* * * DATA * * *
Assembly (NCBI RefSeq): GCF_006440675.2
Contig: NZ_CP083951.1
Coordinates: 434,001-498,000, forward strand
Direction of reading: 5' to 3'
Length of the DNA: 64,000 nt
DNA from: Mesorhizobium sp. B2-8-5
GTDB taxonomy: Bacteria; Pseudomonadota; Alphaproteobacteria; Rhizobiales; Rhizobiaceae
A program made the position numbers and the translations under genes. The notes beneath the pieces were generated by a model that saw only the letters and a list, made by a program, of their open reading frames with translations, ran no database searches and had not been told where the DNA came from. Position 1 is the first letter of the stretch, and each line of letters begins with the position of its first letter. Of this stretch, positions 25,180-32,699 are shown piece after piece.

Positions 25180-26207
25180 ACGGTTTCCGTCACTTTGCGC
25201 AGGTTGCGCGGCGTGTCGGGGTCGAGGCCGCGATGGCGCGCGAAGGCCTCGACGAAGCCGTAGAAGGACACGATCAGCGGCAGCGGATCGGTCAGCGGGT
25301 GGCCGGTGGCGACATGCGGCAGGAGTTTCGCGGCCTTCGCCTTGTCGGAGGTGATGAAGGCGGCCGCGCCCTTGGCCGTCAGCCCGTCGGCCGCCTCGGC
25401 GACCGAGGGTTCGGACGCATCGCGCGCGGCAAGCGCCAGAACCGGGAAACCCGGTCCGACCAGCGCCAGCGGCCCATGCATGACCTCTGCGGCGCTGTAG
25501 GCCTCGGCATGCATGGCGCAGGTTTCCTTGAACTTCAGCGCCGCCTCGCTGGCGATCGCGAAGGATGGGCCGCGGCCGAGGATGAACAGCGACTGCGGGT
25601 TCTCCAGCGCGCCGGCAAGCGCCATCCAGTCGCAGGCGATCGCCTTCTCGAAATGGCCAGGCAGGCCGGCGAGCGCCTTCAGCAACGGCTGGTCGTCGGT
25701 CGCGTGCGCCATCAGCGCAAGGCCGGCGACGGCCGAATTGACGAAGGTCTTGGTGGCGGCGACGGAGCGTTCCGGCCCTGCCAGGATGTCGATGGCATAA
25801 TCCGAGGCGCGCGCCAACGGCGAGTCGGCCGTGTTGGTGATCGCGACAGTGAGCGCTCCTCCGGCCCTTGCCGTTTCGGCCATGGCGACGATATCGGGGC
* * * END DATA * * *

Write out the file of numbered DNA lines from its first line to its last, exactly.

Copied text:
Assembly (NCBI RefSeq): GCF_006440675.2
Contig: NZ_CP083951.1
Coordinates: 434,001-498,000, forward strand
Direction of reading: 5' to 3'
Length of the DNA: 64,000 nt
DNA from: Mesorhizobium sp. B2-8-5
GTDB taxonomy: Bacteria; Pseudomonadota; Alphaproteobacteria; Rhizobiales; Rhizobiaceae
A program made the position numbers and the translations under genes. The notes beneath the pieces were generated by a model that saw only the letters and a list, made by a program, of their open reading frames with translations, ran no database searches and had not been told where the DNA came from. Position 1 is the first letter of the stretch, and each line of letters begins with the position of its first letter. Of this stretch, positions 25,180-32,699 are shown piece after piece.

Positions 25180-26207
25180 ACGGTTTCCGTCACTTTGCGC
25201 AGGTTGCGCGGCGTGTCGGGGTCGAGGCCGCGATGGCGCGCGAAGGCCTCGACGAAGCCGTAGAAGGACACGATCAGCGGCAGCGGATCGGTCAGCGGGT
25301 GGCCGGTGGCGACATGCGGCAGGAGTTTCGCGGCCTTCGCCTTGTCGGAGGTGATGAAGGCGGCCGCGCCCTTGGCCGTCAGCCCGTCGGCCGCCTCGGC
25401 GACCGAGGGTTCGGACGCATCGCGCGCGGCAAGCGCCAGAACCGGGAAACCCGGTCCGACCAGCGCCAGCGGCCCATGCATGACCTCTGCGGCGCTGTAG
25501 GCCTCGGCATGCATGGCGCAGGTTTCCTTGAACTTCAGCGCCGCCTCGCTGGCGATCGCGAAGGATGGGCCGCGGCCGAGGATGAACAGCGACTGCGGGT
25601 TCTCCAGCGCGCCGGCAAGCGCCATCCAGTCGCAGGCGATCGCCTTCTCGAAATGGCCAGGCAGGCCGGCGAGCGCCTTCAGCAACGGCTGGTCGTCGGT
25701 CGCGTGCGCCATCAGCGCAAGGCCGGCGACGGCCGAATTGACGAAGGTCTTGGTGGCGGCGACGGAGCGTTCCGGCCCTGCCAGGATGTCGATGGCATAA
25801 TCCGAGGCGCGCGCCAACGGCGAGTCGGCCGTGTTGGTGATCGCGACAGTGAGCGCTCCTCCGGCCCTTGCCGTTTCGGCCATGGCGACGATATCGGGGC